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calculating MD5 hash of a large file

smithdale87smithdale87 Posts: 4,436iPhone Dev SDK Supporter @ @ @ @ @
edited June 2011 in iPhone SDK Development
Hi,

I've downloaded a large file ( > 100 MB ) to my Doc's directory, and I need to calculate the file's MD5.

I can't load the entire file into an NSData object using initWithContents of file because that crashes the app due to lack of memory.

How can I load pieces of the file, say 10MB at a time, and calculate the MD5 incrementally?

Thanks
Post edited by smithdale87 on

Replies

  • smithdale87smithdale87 Posts: 4,436iPhone Dev SDK Supporter @ @ @ @ @
    edited May 2009
  • ziconicziconic Posts: 64Registered Users
    edited May 2009
    Well Objective C supports all of regular C, so there's always the old school fread to fall back on. :)
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  • jtarajtara Posts: 406Registered Users
    edited May 2009
    Even 10MB is too much in one gulp. And there's no reason to read in such large chunks anyway.

    Frankly, if you need help with this, you need to get a basic education in programming before you tackle an iPhone app. It sounds like you are just copying an example, and expect us to write your code for you.

    But I'll try to help you help yourself anyway. Do you think that initWithContents is the only way to read data from a file? iPhone has an extensive API (actually, several APIs...) for reading files. How about hitting the "Help" button in XCode and doing some exploring?

    If that's too much, try the "Files" chapter in any iPhone development book. You do have one of those, don't you?

    After you've done that, if there's something you don't understand, feel free to come back and ask.
  • smithdale87smithdale87 Posts: 4,436iPhone Dev SDK Supporter @ @ @ @ @
    edited May 2009
    Lol thanks ziconic for the fread idea. Thankfully I don't have to use C to do this.

    Thanks jtara for the @$$hole response. I was merely looking for direction, as you pointed to the "Files" chapter, not a breakdown of how incompetent I was.


    Here's my solution for others that may run into this same problem:
    +(NSString*)fileMD5:(NSString*)path
    {
    	NSFileHandle *handle = [NSFileHandle fileHandleForReadingAtPath:path];
    	if( handle== nil ) return @"ERROR GETTING FILE MD5"; // file didnt exist
    	
    	CC_MD5_CTX md5;
    
    	CC_MD5_Init(&md5);
    	
    	BOOL done = NO;
    	while(!done)
    	{
    		NSData* fileData = [handle readDataOfLength: CHUNK_SIZE ];
    		CC_MD5_Update(&md5, [fileData bytes], [fileData length]);
    		if( [fileData length] == 0 ) done = YES;
    	}
    	unsigned char digest[CC_MD5_DIGEST_LENGTH];
    	CC_MD5_Final(digest, &md5);
    	NSString* s = [NSString stringWithFormat: @"%02x%02x%02x%02x%02x%02x%02x%02x%02x%02x%02x%02x%02x%02x%02x%02x",
    				   digest[0], digest[1], 
    				   digest[2], digest[3],
    				   digest[4], digest[5],
    				   digest[6], digest[7],
    				   digest[8], digest[9],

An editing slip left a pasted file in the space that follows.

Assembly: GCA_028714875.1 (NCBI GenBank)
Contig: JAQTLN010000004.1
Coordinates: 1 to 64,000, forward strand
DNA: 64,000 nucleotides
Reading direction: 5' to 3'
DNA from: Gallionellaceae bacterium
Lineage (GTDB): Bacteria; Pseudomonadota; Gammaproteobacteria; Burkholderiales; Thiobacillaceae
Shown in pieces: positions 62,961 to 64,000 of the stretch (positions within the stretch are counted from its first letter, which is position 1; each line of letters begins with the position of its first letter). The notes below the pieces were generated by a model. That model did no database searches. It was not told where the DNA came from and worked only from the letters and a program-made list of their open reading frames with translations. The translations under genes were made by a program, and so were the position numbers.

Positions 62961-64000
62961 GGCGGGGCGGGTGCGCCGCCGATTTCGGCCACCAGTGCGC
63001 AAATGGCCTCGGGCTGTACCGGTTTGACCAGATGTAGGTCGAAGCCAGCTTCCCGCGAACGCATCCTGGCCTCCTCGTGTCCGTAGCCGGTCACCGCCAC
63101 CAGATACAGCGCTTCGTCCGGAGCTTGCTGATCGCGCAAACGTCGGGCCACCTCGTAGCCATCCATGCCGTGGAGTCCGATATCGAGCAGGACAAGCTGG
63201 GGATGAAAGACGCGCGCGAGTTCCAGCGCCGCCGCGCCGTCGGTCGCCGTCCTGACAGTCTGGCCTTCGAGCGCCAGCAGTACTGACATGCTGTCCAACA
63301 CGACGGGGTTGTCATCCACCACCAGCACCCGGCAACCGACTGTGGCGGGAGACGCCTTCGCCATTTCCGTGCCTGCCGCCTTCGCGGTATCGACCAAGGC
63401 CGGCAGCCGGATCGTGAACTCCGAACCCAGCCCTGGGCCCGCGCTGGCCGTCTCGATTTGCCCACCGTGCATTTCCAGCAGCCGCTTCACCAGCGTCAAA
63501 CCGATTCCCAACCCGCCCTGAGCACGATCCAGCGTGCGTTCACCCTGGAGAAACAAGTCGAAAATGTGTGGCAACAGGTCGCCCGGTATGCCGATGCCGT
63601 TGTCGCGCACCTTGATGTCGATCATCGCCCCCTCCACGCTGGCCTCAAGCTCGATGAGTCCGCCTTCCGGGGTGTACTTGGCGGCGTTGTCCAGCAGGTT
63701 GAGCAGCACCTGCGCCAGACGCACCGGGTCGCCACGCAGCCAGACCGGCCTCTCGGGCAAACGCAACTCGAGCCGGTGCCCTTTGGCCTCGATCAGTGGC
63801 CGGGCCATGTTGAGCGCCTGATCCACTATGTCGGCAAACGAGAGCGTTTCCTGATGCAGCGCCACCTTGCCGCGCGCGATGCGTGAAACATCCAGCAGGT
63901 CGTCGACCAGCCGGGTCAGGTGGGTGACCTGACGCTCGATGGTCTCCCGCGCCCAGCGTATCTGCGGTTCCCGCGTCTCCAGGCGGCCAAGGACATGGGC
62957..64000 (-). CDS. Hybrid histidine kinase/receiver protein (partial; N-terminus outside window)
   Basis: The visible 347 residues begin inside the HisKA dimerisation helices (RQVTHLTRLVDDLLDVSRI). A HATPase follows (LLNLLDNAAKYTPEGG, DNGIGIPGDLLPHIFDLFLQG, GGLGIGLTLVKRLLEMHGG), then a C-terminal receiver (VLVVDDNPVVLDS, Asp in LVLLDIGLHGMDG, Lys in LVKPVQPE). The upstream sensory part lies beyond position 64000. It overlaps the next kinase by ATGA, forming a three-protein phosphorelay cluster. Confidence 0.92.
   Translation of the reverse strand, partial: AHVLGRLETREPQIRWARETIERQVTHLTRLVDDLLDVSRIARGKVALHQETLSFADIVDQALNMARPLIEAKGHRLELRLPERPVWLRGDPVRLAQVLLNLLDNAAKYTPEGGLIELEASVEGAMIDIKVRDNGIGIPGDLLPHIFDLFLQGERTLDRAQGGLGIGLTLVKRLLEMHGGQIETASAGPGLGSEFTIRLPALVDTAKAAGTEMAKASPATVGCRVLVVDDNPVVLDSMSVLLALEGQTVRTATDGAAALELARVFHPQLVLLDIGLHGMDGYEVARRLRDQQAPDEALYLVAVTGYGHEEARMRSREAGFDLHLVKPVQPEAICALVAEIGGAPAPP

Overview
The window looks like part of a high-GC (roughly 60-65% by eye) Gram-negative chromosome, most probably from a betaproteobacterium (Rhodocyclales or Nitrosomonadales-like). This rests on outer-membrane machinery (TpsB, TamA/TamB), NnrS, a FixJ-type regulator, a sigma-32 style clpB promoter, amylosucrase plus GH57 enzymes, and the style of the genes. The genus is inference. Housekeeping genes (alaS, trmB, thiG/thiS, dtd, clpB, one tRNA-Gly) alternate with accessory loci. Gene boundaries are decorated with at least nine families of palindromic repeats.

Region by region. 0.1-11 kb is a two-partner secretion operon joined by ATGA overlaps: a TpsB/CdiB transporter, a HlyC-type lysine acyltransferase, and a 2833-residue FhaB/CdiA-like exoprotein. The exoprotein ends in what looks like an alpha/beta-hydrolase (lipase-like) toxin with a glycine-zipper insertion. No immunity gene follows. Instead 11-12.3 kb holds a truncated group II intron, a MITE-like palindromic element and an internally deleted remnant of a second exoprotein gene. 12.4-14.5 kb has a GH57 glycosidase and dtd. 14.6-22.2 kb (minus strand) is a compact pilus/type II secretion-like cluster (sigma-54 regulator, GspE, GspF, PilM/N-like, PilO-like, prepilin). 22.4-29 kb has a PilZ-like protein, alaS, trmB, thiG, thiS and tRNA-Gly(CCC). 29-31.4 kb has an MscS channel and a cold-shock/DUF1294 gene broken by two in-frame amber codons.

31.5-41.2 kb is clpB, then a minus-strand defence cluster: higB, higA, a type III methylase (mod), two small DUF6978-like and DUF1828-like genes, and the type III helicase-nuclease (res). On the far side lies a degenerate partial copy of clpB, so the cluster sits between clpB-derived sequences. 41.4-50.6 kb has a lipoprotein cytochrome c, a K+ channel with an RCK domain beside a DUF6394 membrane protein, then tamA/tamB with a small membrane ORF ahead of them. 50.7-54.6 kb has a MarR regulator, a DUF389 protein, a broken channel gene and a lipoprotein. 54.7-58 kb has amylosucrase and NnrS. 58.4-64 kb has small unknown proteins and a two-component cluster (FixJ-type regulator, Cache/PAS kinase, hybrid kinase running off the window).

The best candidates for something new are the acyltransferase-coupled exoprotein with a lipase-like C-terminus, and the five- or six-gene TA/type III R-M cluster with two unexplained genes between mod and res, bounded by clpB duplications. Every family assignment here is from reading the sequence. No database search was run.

digest[10], digest[11],
    				   digest[12], digest[13],
    				   digest[14], digest[15]];
    	return s;
    }
    
  • beausejourbeausejour Posts: 11Registered Users *
    edited July 2009
  • edsteredster Posts: 4New Users
    edited November 2009
    +(NSString*)fileMD5:(NSString*)path
    {
    	NSFileHandle *handle = [NSFileHandle fileHandleForReadingAtPath:path];
    	if( handle== nil ) return @"ERROR GETTING FILE MD5"; // file didnt exist
    	
    	CC_MD5_CTX md5;
    
    	CC_MD5_Init(&md5);
    	
    	BOOL done = NO;
    	while(!done)
    	{
    		NSData* fileData = [handle readDataOfLength: CHUNK_SIZE ];
    		CC_MD5_Update(&md5, [fileData bytes], [fileData length]);
    		if( [fileData length] == 0 ) done = YES;
    	}
    	unsigned char digest[CC_MD5_DIGEST_LENGTH];
    	CC_MD5_Final(digest, &md5);
    	NSString* s = [NSString stringWithFormat: @"%02x%02x%02x%02x%02x%02x%02x%02x%02x%02x%02x%02x%02x%02x%02x%02x",
    				   digest[0], digest[1], 
    				   digest[2], digest[3],
    				   digest[4], digest[5],
    				   digest[6], digest[7],
    				   digest[8], digest[9],
    				   digest[10], digest[11],
    				   digest[12], digest[13],
    				   digest[14], digest[15]];
    	return s;
    }
    

    @smithdale

    Thanks for posting your solution. Do you have this running in a production environment? I tried it against some large files and saw RAM consumption shoot up, the autorelease pool is not getting a chance to get drained inside the loop.

    So I went with a more specific alloc and release
    		NSData *fileData = [[NSData alloc] initWithData:[handle readDataOfLength:4096]];
    		CC_MD5_Update(&md5, [fileData bytes], [fileData length]);
    		
    		if( [fileData length] == 0 ) {
    			done = YES;
    		}
    		
    		[fileData release];	
    
  • smithdale87smithdale87 Posts: 4,436iPhone Dev SDK Supporter @ @ @ @ @
    edited November 2009
    I wound up not using this code exactly as is.

    Since I was downloading files from a server, I just updated the MD5 with each chunk of data that was received, this way I never have to waste the time of calculating the entire md5 of a huge file all at once.

    Where are the files coming from in your situation?
  • edsteredster Posts: 4New Users
    edited November 2009
    I wound up not using this code exactly as is.